I turn next to Peekaboo. This is a reference to the Public Company Accounting Oversight Board, the entity that grew out of Sarbanes-Oxley Act to oversee public company audits. Although operated as a nonprofit corporation, it possesses powers that look very governmental and salaries that don't, because they are intended to rival those in the for-profit private sector. Their salaries even eclipse those of the President, although they don't travel by helicopter or motorcade. Not yet anyway. Because the Board's name is a bit of a mouthful and even the initials don't roll off the tongue, I use the affectionate shorthand — Peekaboo.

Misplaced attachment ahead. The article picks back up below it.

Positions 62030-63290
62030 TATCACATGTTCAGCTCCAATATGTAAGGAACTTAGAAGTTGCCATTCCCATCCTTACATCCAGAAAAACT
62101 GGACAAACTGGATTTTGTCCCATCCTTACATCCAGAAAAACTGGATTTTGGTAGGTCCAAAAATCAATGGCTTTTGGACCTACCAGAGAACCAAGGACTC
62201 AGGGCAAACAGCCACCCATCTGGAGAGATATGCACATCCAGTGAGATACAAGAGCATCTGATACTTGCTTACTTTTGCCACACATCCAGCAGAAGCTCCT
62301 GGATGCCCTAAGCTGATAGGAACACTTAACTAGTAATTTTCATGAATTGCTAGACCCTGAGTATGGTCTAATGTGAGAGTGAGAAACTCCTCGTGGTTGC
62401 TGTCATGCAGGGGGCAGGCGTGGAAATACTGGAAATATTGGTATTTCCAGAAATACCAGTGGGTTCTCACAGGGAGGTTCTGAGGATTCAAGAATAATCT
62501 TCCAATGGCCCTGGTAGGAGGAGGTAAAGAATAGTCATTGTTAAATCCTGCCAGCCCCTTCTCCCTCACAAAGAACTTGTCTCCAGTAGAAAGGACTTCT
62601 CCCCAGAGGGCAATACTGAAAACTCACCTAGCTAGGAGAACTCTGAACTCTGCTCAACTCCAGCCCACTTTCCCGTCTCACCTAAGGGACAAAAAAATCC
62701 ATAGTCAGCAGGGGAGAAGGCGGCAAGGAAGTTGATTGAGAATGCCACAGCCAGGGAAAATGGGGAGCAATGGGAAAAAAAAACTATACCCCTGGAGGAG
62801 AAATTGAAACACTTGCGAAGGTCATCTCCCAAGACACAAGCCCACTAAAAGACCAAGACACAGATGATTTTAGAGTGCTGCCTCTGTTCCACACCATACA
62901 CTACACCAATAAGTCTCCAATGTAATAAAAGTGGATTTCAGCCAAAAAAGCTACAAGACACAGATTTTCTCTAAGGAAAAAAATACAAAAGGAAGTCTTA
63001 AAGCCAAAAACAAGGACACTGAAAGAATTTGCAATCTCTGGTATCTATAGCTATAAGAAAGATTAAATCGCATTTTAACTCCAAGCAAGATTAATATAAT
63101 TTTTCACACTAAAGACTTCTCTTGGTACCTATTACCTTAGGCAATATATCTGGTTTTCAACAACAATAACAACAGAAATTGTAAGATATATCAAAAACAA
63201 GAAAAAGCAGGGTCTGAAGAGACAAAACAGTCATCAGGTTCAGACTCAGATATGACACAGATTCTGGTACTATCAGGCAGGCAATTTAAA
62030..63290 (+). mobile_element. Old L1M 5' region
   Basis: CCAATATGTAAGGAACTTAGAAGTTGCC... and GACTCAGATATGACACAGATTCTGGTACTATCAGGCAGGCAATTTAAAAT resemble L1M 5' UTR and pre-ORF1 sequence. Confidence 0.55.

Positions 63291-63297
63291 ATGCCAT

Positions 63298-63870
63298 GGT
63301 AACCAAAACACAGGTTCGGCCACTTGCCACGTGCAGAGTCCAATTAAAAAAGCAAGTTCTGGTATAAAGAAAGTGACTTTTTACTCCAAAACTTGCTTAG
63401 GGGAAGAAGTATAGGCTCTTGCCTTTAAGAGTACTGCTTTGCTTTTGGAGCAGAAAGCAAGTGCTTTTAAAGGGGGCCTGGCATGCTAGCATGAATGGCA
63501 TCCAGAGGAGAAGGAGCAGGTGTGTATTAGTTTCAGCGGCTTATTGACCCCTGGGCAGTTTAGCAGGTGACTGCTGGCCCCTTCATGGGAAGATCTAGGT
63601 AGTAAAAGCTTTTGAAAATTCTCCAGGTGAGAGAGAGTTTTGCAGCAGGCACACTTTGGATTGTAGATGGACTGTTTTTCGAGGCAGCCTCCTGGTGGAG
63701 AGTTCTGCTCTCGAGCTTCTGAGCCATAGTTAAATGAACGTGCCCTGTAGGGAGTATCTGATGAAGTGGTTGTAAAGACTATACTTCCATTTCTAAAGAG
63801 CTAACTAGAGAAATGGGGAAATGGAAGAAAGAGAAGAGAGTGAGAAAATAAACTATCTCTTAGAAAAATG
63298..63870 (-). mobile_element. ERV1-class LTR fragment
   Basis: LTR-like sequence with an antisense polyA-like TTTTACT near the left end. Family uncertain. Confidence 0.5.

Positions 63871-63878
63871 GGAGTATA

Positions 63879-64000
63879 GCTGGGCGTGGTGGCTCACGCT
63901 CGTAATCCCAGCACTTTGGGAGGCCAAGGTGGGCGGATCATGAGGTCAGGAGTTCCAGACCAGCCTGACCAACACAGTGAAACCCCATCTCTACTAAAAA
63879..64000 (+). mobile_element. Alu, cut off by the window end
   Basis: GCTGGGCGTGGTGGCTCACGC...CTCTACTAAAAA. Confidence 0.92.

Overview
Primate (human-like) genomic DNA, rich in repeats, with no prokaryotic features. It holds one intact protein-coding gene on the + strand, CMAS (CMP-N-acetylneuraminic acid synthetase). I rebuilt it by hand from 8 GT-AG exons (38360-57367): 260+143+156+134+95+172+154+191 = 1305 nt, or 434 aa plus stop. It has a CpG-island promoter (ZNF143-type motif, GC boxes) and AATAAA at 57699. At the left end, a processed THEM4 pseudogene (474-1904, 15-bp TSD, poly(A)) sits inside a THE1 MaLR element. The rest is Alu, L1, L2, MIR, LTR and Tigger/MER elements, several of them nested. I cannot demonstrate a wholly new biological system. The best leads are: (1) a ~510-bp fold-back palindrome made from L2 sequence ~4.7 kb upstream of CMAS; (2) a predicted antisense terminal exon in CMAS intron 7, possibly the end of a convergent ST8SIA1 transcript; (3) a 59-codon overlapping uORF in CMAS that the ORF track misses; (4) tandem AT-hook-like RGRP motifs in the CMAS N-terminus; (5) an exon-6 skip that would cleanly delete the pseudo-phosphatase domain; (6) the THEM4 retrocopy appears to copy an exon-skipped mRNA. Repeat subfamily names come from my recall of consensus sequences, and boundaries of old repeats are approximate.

Recently, PCAOB has been in the news because it is the subject of a constitutional challenge. I am not here to talk about that today. I am but an amateur at constitutional law, and I know that many of you are accomplished con law geeks, so I will stay away from that subject.

Instead, I would like to talk about one very important task on PCAOB's plate at the moment, namely revising one of its rules, Audit Standard 2. AS2, as it is called, governs the process by which auditors assess the internal controls in place at public companies. As you all know, organizations faced with important projects like to form teams or special units to work out solutions. So, in light of the importance of the AS2 revision project, PCAOB should establish a new office to concentrate on these internal control issues. I'd suggest calling it the Internal Control Unit, or ICU. So I guess that would make it — the Peekaboo, I See You.